Serving behind bars
Major Stephen Hartt used to enforce the law. Now, he serves those who’ve broken it.
By Lizeth Beltran –
As he walked up to his captain and broke the news, he knew deep down it was the right decision. Stephen Hartt resigned from the Los Angeles Police Department after seven years on the force.
“I was reading a book one of my Christian buddies recommended, and I found out that I was solemnly in the family of God,” Hartt said. “I had all the wrong answers to my questions. I didn’t really know Scripture.”
From that moment on, Hartt decided to quit his job and devote his life to God.
“I couldn’t see myself ever taking a life while on the force,” Hartt said. “I’m supposed to be there to protect the public, but I also have to protect my partner. How can I put myself in a position where I may have to harm someone? I wouldn’t be able to live that way.”
Hartt was commissioned as a Salvation Army officer over 30 years ago, and though he’s now retired, you won’t find him sitting at home. Hartt, 78, heads to the Arizona Department of Corrections in Phoenix on a weekly basis to lead a Bible study for inmates—men he says are hungry for change.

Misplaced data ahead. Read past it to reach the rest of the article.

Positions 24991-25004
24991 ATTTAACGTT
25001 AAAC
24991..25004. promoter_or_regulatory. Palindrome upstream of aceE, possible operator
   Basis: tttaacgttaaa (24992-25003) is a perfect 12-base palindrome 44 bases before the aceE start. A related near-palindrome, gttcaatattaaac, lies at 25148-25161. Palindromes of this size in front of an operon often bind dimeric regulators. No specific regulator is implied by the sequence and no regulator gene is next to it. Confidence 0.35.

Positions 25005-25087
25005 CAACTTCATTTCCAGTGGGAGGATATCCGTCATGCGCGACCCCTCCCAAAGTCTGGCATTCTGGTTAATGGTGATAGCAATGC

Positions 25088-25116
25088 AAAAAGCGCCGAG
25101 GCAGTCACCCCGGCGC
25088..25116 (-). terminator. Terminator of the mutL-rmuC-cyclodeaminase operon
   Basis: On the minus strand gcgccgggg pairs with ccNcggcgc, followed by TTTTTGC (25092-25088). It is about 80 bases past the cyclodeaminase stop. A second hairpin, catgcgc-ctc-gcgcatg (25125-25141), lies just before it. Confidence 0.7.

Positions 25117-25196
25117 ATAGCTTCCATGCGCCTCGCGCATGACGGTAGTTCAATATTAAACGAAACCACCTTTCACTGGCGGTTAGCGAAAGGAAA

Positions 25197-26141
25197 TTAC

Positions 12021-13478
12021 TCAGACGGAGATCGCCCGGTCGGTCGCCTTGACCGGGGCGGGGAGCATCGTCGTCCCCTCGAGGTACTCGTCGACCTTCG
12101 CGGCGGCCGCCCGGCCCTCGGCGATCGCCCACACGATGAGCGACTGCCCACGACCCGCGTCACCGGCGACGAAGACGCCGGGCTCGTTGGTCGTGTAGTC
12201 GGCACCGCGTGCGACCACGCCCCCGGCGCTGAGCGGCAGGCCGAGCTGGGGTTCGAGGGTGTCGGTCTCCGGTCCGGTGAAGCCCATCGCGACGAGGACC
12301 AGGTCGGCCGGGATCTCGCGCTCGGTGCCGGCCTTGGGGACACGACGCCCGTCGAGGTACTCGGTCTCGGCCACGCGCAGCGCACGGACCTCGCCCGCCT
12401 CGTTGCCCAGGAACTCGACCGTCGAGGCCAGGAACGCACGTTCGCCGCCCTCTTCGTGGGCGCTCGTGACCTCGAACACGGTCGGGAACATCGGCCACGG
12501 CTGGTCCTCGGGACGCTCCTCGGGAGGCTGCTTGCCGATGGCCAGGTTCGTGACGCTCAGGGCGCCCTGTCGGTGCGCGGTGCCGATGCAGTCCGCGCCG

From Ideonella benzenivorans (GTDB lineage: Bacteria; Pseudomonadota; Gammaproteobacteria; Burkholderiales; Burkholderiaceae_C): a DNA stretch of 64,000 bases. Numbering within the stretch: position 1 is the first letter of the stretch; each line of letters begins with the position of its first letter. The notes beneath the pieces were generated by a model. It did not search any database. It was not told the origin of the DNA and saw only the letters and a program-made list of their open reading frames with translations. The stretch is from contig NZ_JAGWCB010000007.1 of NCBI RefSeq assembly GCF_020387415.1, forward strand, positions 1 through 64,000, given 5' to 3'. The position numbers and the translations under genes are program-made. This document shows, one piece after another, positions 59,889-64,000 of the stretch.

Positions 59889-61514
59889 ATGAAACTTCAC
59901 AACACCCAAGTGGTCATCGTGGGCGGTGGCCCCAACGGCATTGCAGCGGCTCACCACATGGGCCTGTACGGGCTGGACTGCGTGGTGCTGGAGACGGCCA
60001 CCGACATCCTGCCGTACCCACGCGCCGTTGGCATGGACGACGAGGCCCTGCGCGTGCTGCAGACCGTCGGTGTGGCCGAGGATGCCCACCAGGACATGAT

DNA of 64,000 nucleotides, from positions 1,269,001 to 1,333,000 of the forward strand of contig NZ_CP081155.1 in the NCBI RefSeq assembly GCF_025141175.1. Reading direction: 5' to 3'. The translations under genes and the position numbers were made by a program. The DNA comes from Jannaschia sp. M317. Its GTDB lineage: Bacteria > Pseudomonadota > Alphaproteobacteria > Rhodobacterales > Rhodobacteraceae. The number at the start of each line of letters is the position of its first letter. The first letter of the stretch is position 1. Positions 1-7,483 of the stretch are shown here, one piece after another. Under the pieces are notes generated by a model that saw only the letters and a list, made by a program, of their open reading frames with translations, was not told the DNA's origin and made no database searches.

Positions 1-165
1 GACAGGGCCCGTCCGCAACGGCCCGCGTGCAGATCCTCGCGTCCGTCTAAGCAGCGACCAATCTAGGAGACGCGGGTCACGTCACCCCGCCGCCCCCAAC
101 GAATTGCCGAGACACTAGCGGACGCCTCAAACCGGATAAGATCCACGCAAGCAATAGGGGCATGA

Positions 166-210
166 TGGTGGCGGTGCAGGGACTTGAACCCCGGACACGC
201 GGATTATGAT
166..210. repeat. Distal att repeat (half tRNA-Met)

“What you have are folks who have just gotten sentenced, don’t know where they’re going or how it is going to work out. They’re scared,” said Major Tom Ford, Territorial Correctional Secretary. “But they’re pretty open to hearing about God and how he can change their life.”
Ford noted Hartt’s work ethic and need to help others as traits that make him well suited for prison ministry.
“You have to have the mentality that you’re doing it for God and you love God enough to do that,” Ford said. “You can look at ministry as a hospital and Bible study as an emergency room. Stephen does all of that and more.”
Hartt, who grew up during World War II, endured a difficult childhood. His mother passed away early in his life, and his father served as a war correspondent.
“Stephen had to grow up fast, and not just for himself but for his siblings,” said wife, Jeanine. “Even though he and his siblings lived with his grandfather and step-grandmother, it wasn’t easy. They both had drinking problems and he had to take on the role of caretaker.”
Still, Hartt’s not one to make excuses. Instead, he channels what he’s overcome into his work behind bars.
“I talk to [inmates] about what God has done for me, and I do it not only through the Bible but also through art and music,” said Hartt, who often leads worship and even uses painting to give inmates a visual representation of biblical teachings. “I know the work that I have done is helping many people, and I am happy to share the hope that Christ has given us through salvation.”